A: Titan’s Gold came to mind not long after the European Space Agency craft Huygens landed on Titan. The idea was, what would be the reaction, what would happen if NASA found a spacecraft on another planet? And I tinkered around with it. I tried writing some preliminary chapters, and I got nowhere, for a long time. I could not figure out what the story was. And then in October 2015, I saw the movie The Martian…when I was walking out of the theater, I could feel things starting to move. I decided that the story should be about a very fundamental act, and the fundamental act would either be a chase, a fight, a rescue, or something like that. The Martian was about a rescue, that’s a very basic, human thing to do. So I thought about having the story centered around a basic human act, so the story is about recovering something, bringing something back. And then—I don’t know why this happened—but I was driving with a neighbor…and this whole thing about the pyramids rushed into my head…some people really actually do believe [laughs] the pyramids were built by aliens! From there I said, alright, I know where this is going, I know what I’m going to do. And I started to get to work, and I realized I needed to see the pyramids, so I went there. I visited the pyramids twice—there was nobody there. I was standing there all by myself, and I thought, this is pretty cool! And once I got back I really just put my head down and wrote and wrote and wrote. A lot of junk. I went through probably five drafts, and then I knew I was ready for it to be read professionally. You’ve got to have another reader, you can’t rely on your own reading. So I found a reader through GrubStreet, met with [her], and she said I should be proud of what I’d done, she said she loved it. And I didn’t make any effort to find a publisher. So by the end of March or April of this year I published it myself, it’s available on Amazon, and I’ve done a few publicity events.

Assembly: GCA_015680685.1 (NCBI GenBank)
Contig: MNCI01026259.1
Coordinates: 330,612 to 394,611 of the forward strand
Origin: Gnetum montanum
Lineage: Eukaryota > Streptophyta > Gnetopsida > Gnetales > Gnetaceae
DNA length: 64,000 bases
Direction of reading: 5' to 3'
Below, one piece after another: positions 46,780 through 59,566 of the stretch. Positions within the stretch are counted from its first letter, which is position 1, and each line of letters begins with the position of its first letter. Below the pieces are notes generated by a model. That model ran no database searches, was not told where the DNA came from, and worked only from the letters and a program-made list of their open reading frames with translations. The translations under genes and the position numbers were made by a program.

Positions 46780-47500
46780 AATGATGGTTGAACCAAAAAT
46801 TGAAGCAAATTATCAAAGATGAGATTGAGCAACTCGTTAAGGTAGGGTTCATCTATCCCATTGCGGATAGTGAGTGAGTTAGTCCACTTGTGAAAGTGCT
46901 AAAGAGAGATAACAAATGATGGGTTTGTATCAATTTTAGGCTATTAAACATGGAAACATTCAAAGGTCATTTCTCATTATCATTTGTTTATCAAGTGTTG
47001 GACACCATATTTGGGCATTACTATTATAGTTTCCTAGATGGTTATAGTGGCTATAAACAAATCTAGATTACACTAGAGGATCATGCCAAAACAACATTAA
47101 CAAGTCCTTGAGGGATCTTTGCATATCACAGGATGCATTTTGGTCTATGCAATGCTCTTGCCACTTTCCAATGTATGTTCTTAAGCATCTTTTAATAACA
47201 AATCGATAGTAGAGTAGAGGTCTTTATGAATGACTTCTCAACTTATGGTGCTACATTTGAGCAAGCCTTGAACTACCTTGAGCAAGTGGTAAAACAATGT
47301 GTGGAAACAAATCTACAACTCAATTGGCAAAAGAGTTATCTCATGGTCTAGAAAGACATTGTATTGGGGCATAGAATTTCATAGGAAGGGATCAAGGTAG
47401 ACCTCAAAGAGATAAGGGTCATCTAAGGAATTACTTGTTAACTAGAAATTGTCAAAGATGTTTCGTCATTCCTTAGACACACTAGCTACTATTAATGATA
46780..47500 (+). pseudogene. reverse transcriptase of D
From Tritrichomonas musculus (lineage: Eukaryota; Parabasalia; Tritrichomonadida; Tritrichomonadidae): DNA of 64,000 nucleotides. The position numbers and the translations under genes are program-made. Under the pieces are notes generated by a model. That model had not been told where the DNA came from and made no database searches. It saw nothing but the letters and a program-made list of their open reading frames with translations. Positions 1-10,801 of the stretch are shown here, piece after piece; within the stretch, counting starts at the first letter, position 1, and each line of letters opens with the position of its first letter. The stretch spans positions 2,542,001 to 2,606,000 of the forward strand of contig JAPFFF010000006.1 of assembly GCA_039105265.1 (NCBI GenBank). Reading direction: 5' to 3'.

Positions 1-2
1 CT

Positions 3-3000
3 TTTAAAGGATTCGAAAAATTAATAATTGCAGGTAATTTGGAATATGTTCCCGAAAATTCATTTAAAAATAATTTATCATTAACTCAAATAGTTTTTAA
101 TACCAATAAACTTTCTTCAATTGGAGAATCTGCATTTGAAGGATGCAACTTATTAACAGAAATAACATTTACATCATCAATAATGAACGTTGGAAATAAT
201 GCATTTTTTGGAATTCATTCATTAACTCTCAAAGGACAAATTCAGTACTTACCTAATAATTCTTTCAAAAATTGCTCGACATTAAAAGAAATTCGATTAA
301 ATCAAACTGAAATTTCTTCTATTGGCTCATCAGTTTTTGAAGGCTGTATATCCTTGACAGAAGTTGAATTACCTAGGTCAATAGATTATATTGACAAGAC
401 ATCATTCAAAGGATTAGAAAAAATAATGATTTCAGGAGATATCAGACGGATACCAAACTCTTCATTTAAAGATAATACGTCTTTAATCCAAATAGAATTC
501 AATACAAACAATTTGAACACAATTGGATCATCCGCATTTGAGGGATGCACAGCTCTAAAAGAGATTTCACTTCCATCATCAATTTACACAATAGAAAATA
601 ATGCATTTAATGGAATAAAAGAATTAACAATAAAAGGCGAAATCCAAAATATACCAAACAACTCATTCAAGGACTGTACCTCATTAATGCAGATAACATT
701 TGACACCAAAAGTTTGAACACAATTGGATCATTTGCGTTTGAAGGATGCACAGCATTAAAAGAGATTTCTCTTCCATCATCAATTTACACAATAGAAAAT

Q: What was your great joy in writing the novel? And your great struggle?
A: Joy and struggle. The joy is I just like to write. It’s fun, it’s easy for me. The struggle was typical writerly stuff. Just solving problems, whether it’s point-of-view problems, or timeline problems, and keeping that stuff straight. But the joy is, you know, telling my story, telling a story, getting my words—expressing myself, getting my idea out there. I think it’s a good idea, and I hope people latch onto it.
Q: Do you have any projects coming up—like a sequel to Titan’s Gold—that you’d like to talk about?
A: I’m working on the sequel. I know exactly what it’s going to do. There’s going to be a little bit of romance, which is going to be fun. There’s going to be another somewhat vague ending…You know Titan’s Gold was a little vague at the end?
Q: [laughs] There were some things, yeah, that I was wondering about!
A: And I left Titan’s Gold the way it is so that there’s a lot of room for questions, people’s minds can invent stuff, and I want that. I don’t want to be closing off the imaginations of others. The sequel, which will be called Egyptian Gold, is going to end at the Great Pyramid of Khufu. I can’t wait to do it, it’s going to be so much fun to write.